Fracture Optimization in the Valdemar Field Offshore Denmark

Fig. 1: The PSI system.

The Valdemar field contains a target reservoir that is a Lower Cretaceous “dirty chalk” containing up to 25% insoluble fines, porosity greater than 20%, and permeability below 0.5 md. Stimulations on several wells showed suboptimal production rates, which led to the conclusion that the Lower Cretaceous was not economically producible. An intensive study was therefore carried out to evaluate all aspects of the fracture design and implementation. This paper focuses on the aspects of proppant selection and adequate fracture-conductivity placement, with the goal of improving well productivity and cumulative recovery.

Completion Optimization

The Valdemar field is located in the Danish sector of the North Sea. The reservoir is characterized by a heterogeneous sequence of argillaceous chalk with thin beds of marl and claystone. The Lower Cretaceous reservoir is subdivided into 14 reservoir units on the basis of nanopaleontology and sequence stratigraphy. Because of the Valdemar field’s suboptimal production rates, an intensive study was carried out in 2008. Numerous experts were invited to view data, perform simulations, and offer recommendations. Eleven key items were identified as areas of potential improvement and are detailed further in the complete paper:

  1. Improve the accuracy of treatment displacements.
  2. Implement aggressive fracturing-fluid-breaker designs.
  3. Improve fracture conductivity by use of resieved sand.
  4. Introduce real-time data acquisition and modeling.
  5. Enhance interpretation of minifracture analysis.
  6. Gather pressure data for after-closure analysis.
  7. Minimize total fluids injected.
  8. Assess the use of ceramic screened sliding sleeves for proppant-flowback control.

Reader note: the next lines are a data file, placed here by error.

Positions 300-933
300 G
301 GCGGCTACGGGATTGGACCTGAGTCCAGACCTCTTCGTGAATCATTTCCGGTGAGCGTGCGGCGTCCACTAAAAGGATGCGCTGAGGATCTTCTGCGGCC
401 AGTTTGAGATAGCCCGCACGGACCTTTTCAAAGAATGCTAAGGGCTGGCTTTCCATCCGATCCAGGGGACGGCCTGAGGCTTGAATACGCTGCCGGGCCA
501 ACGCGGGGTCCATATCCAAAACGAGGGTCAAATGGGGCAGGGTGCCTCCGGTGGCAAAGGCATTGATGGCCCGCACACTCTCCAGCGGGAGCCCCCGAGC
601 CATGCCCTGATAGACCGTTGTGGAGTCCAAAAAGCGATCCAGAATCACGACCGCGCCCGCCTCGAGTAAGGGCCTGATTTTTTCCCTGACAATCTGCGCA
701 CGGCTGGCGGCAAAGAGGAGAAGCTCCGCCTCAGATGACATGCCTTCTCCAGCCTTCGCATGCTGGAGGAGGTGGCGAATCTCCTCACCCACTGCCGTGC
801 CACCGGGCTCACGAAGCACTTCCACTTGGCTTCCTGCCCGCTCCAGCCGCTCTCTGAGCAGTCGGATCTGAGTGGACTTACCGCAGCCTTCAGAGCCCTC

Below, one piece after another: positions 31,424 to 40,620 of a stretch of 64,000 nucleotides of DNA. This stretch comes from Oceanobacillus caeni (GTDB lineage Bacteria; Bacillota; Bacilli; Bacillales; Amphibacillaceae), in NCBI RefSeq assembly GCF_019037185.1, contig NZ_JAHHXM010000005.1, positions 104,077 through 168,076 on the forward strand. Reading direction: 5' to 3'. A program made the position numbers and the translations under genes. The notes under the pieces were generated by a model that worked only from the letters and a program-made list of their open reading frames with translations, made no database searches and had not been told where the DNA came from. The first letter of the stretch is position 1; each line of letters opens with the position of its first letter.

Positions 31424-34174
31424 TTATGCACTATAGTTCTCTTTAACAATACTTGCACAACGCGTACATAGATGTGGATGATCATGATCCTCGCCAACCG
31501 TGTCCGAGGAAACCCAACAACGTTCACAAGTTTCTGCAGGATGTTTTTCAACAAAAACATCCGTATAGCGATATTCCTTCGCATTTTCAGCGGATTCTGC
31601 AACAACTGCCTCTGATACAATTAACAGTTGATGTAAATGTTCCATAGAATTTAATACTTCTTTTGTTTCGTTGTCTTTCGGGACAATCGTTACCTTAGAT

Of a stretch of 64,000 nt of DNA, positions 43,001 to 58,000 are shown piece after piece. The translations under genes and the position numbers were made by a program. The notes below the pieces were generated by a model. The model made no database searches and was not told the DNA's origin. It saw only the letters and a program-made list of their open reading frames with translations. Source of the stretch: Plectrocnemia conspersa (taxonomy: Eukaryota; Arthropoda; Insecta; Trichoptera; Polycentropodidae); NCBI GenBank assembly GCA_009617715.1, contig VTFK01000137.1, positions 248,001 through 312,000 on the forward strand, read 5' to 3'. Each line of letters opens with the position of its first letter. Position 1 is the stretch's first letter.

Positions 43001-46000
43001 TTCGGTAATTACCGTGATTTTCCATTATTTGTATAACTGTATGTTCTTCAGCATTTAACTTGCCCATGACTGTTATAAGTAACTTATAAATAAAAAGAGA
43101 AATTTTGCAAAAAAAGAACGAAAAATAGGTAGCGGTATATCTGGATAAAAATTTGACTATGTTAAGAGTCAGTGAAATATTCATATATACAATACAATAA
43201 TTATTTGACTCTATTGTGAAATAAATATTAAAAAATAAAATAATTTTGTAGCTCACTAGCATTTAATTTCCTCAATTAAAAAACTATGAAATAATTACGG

9. Supervise well cleanup.
  10. Institute quality-control procedure for completion brine.
  11. Introduce ceramic proppants for fracture-conductivity enhancement.

A study by a third-party consultant was conducted to determine the optimum fracture design. The study concluded that, for various reasons, the fractures were conductivity-limited, and that larger proppant was needed to improve effective fracture conductivity. This recommendation was furthered by implementing ceramic proppant, a process discussed in detail in the complete paper.

This article, written by JPT Technology Editor Chris Carpenter, contains highlights of paper SPE 170981, “Fracture Optimization Reduces Completion Cost While Improving Well Productivity in the Valdemar Field Offshore Denmark,” by Dario Stemberger,SPE, Maersk Oil, and Pedro Saldungaray, SPE, and Terry Palisch, SPE, Carbo Ceramics, prepared for the 2014 SPE Annual Technical Conference and Exhibition, Amsterdam, 27–29 October. The paper has not been peer reviewed.
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Fracture Optimization in the Valdemar Field Offshore Denmark

01 September 2015

Volume: 67 | Issue: 9

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